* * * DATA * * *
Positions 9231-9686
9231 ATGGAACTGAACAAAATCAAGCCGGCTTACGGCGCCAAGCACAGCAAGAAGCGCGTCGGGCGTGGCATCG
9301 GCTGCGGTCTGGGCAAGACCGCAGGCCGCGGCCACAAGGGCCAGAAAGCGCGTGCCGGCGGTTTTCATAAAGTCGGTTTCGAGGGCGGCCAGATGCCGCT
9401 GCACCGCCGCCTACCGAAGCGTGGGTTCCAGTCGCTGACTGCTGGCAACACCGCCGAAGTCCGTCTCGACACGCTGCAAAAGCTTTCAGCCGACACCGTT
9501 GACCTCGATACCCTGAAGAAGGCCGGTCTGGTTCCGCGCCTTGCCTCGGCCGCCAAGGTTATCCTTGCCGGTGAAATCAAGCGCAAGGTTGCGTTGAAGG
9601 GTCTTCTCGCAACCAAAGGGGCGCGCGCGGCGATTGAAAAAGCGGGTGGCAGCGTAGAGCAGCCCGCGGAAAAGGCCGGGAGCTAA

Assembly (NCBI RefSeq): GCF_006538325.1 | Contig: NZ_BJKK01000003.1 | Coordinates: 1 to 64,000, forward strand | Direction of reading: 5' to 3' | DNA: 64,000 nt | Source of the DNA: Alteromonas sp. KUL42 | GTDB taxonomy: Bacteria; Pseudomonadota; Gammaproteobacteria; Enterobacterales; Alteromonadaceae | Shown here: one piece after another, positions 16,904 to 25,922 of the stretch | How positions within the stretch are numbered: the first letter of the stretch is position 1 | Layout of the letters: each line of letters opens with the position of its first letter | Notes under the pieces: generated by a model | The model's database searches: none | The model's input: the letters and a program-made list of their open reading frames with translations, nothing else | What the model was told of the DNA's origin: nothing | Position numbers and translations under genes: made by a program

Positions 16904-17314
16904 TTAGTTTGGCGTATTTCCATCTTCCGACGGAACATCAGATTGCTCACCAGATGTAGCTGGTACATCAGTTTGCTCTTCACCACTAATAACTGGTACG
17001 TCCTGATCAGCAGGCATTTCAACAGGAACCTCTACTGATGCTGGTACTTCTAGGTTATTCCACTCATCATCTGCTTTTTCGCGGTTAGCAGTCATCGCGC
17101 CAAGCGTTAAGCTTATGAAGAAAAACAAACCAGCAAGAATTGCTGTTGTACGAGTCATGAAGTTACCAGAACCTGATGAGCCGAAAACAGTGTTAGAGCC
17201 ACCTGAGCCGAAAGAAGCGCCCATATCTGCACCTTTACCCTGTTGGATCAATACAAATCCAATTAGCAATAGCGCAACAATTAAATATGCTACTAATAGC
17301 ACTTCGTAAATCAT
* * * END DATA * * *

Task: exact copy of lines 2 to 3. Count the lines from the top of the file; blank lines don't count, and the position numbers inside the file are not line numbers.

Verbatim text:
9231 ATGGAACTGAACAAAATCAAGCCGGCTTACGGCGCCAAGCACAGCAAGAAGCGCGTCGGGCGTGGCATCG
9301 GCTGCGGTCTGGGCAAGACCGCAGGCCGCGGCCACAAGGGCCAGAAAGCGCGTGCCGGCGGTTTTCATAAAGTCGGTTTCGAGGGCGGCCAGATGCCGCT